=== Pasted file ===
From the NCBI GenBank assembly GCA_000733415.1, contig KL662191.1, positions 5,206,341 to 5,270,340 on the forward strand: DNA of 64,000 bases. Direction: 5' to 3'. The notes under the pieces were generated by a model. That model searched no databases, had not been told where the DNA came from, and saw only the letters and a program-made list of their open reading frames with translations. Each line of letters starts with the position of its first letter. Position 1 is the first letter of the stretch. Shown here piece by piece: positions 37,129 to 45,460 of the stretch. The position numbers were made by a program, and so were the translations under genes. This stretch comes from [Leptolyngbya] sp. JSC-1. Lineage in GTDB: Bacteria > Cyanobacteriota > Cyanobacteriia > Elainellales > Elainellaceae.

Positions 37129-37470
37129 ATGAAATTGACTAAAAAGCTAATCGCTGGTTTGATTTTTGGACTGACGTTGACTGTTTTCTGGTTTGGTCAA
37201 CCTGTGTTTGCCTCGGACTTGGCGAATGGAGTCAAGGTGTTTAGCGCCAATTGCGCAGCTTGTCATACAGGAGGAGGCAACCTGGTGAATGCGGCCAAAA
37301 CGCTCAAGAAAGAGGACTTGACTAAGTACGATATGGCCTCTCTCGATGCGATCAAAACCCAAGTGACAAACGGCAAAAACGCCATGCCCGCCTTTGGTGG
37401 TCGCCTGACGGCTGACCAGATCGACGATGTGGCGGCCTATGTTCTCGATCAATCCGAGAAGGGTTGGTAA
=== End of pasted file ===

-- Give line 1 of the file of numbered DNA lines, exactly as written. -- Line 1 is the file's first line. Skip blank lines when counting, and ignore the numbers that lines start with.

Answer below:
From the NCBI GenBank assembly GCA_000733415.1, contig KL662191.1, positions 5,206,341 to 5,270,340 on the forward strand: DNA of 64,000 bases. Direction: 5' to 3'. The notes under the pieces were generated by a model. That model searched no databases, had not been told where the DNA came from, and saw only the letters and a program-made list of their open reading frames with translations. Each line of letters starts with the position of its first letter. Position 1 is the first letter of the stretch. Shown here piece by piece: positions 37,129 to 45,460 of the stretch. The position numbers were made by a program, and so were the translations under genes. This stretch comes from [Leptolyngbya] sp. JSC-1. Lineage in GTDB: Bacteria > Cyanobacteriota > Cyanobacteriia > Elainellales > Elainellaceae.